Friday, November 11, 2011

Tweets for Jesus: Religious Authority in the Twittersphere

In the past couple years Twitter has risen to the top of the social media network. Coupled with it's close friend, Facebook, these two networks play a vital role in today's digital society. What is interesting about Twitter in particular is that the forum is being used for an array of social and religious causes. Ever since the likes of Ashton Kutcher, John Mayer, and Larry King joined the "twittersphere" a couple of years ago, the idea of changing the world in 140 characters or less have forever changed how people convey their personal beliefs in the digital arena.

What is interesting about twitter is that the forum is not exclusive to the likes of the famous names mentioned above, but rather a number of Christian preachers and religious leaders have taken to the lifestyle as well. Preachers such as John Piper, Matt Chandler, and Mark Driscoll, each of which pastor congregations in the thousands, have utilized Twitter to spread the Gospel of Jesus Christ. Cheong proposed that one of two aspects related to religious authority were taking place in the digital world: either the online realm was eroding and diminishing religious authority or it was being used to reframe and substantiate pre-existent offline religious authority. I believe in the case of these Christian religious leaders and their cultivation of Twitter, the digital medium is being used to further enforce their already prominent religious authority. The ability and readiness to send a messaged to hundreds of thousand of people through a mere text based message on a cell phone is an undeniably powerful tool. These Christian leaders are using Twitter to further their offline influence, allowing their message to spread not only throughout the globe, but across the world wide web as well. Twitter is being used to redefine and validate these credible religious leaders, and thanks to the new technology, they have the power to change the world, all in 140 characters or less.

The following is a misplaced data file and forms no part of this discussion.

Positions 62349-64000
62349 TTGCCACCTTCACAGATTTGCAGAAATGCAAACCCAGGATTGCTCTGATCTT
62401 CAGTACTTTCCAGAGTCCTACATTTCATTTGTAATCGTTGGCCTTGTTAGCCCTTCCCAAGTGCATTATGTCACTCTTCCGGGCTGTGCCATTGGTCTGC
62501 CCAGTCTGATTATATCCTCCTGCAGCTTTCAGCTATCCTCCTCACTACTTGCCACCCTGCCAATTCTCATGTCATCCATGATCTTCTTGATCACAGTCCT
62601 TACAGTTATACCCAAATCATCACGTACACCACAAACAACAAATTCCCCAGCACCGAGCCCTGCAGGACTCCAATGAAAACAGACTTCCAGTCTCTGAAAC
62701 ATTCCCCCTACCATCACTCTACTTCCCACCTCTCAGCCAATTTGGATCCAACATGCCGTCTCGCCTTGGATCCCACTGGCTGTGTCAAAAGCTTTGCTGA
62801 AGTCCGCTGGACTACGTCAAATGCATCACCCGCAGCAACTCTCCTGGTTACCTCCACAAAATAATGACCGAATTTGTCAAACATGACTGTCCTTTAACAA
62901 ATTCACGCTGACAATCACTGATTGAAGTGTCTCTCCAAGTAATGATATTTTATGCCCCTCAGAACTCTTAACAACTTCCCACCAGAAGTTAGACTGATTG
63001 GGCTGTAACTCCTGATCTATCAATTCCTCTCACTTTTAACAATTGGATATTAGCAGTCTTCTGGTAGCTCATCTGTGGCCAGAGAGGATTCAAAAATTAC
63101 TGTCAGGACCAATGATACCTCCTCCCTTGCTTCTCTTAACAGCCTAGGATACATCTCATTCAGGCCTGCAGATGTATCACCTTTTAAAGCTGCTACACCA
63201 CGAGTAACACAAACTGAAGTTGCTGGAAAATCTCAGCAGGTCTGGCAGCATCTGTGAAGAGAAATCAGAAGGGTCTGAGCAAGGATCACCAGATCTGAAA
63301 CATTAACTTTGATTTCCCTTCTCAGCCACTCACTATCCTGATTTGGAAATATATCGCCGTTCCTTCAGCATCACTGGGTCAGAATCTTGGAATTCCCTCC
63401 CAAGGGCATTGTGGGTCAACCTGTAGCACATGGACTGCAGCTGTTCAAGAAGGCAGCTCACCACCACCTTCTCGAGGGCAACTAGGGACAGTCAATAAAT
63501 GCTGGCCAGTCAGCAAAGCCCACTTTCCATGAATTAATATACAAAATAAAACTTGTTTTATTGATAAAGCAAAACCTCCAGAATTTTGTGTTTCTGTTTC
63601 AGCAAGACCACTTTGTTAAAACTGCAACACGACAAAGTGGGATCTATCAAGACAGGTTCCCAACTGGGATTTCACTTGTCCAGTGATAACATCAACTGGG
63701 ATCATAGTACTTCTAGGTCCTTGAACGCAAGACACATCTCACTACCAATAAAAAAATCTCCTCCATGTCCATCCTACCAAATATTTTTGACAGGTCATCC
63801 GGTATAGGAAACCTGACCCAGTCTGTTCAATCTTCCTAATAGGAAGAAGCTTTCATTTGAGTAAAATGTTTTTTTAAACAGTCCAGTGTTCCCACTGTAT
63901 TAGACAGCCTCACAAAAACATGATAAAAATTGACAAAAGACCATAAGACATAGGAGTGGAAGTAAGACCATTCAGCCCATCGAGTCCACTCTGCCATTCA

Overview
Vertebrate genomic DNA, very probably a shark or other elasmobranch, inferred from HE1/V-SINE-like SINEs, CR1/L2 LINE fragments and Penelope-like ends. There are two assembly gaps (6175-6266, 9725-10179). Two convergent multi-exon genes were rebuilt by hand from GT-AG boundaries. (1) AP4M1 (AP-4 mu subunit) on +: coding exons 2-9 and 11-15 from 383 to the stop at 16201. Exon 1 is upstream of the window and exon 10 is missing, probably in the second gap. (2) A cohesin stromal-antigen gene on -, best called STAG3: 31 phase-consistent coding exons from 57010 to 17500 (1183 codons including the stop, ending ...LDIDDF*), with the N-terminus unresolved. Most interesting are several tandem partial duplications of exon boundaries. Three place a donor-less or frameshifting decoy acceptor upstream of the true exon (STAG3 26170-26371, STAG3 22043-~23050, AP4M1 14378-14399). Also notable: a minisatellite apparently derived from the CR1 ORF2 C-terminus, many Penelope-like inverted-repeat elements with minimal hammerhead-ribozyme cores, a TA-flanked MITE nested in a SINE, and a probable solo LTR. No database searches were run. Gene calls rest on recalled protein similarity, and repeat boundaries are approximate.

Friday, November 4, 2011

Supplement or Substitute? (Round II)

My paper will investigate whether the online community within Christianity is a supplement or a substitute to face-to-face interaction. As discussed in earlier blogs, this is a very interesting topic that will take a lot of research and first hand experience to investigate and get properly pinned down. Possible case studies include Second Life, Facebook, and Lifechurch. For the sake of simplicty, let's focus on Facebook for now.

There are a number Facbook pages that are dedicated to Christian religious practices and community. Whether it be sermons, message boards, or prayer requests, this social network is becoming a vital player in Chrisian community. I personally believe that Facebook is being used as a substitute for the original face to face community. In many instances in my own personal experiences, people have posted prayer requests, praises, and various lines of encouragement, but fail to lead the same lives offline. Facebook is becoming a platform for religious community that is evoling into a complete substitute for the "real thing." If these other case studies, such as Second Life and Lifechurch are similar to Facebook, I believe we are seeing a trend of the online community emerging into a complete substitute for the traditional face-to-face religious community.